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Fungal diversity within organic and conventional farming systems in Central Highlands of Kenya
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Fungal diversity in agro-ecosystems is influenced by various factors related to soil and crop management practices. However, due to the complexity in fungal cultivation, only a limited number has been extensively studied. In this study, amplicon sequencing of the Internal Transcribed Spacer (ITS) region was used to explore their diversity and composition within long-term farming system comparison trials at Chuka and Thika in Kenya. Sequences were grouped into operational taxonomic units (OTUs) at 97% similarity and taxonomy assigned via BLASTn against UNITE ITS database and a curated database derived from GreenGenes, RDPII and NCBI. Statistical analyses were done using Vegan package in R. A total of 1,002,188 high quality sequences were obtained and assigned to 1,128 OTUs; they were further classified into eight phyla including Ascomycota, Basidiomycota, Chytridiomycota, Glomeromycota, Calcarisporiellomycota, Kickxellomycota, Mortierellomycota and unassigned fungal phyla. Ascomycota was abundant in conventional systems at Chuka site while Basidiomycota and Chytridiomycota were dominant in conventional systems in both sites. Kickxellomycota and Calcarisporiellomycota phyla were present in all organic systems in both sites. Conventional farming systems showed a higher species abundance and diversity compared to organic farming systems due to integration of organic and inorganic inputs.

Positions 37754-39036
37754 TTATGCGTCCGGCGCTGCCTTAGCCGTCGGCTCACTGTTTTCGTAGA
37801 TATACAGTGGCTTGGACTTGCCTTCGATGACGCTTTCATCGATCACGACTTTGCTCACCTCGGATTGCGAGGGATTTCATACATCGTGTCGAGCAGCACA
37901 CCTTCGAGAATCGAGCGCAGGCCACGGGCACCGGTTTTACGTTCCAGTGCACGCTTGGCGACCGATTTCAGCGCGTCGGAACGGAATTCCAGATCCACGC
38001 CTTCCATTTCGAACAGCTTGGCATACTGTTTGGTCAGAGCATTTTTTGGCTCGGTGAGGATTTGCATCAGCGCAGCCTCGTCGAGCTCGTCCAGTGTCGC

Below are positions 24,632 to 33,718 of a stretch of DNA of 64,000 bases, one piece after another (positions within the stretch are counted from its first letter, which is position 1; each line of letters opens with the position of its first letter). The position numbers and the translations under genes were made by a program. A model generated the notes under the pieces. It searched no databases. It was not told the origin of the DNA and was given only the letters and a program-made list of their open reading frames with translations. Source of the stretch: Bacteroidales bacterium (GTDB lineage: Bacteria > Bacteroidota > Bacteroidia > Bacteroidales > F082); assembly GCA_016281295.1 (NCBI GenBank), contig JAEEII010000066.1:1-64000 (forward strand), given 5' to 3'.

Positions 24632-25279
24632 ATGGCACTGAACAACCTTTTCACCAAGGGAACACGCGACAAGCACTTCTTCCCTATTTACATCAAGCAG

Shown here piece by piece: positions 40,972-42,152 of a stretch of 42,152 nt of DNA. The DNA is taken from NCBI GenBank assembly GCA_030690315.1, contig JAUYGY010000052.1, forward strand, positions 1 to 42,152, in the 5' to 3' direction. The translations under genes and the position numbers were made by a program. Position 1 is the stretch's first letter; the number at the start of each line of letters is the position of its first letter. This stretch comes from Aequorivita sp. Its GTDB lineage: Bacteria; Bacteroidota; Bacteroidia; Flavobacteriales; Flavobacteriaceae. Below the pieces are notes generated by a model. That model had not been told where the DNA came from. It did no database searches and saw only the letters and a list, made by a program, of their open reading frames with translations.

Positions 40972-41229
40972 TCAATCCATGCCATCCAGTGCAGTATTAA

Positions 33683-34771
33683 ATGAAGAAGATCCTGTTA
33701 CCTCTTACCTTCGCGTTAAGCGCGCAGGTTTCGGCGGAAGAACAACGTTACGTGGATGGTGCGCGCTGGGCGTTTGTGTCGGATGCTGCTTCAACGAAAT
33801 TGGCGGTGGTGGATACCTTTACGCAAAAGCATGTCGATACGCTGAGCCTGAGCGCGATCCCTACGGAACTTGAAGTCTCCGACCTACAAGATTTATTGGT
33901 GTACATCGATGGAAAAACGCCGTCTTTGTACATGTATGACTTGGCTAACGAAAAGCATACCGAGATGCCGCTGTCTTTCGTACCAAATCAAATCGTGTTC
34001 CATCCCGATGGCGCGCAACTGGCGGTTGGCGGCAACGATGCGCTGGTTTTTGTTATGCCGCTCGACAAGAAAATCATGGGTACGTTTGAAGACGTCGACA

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Permanent link to this itemhttps://hdl.handle.net/20.500.12478/7662
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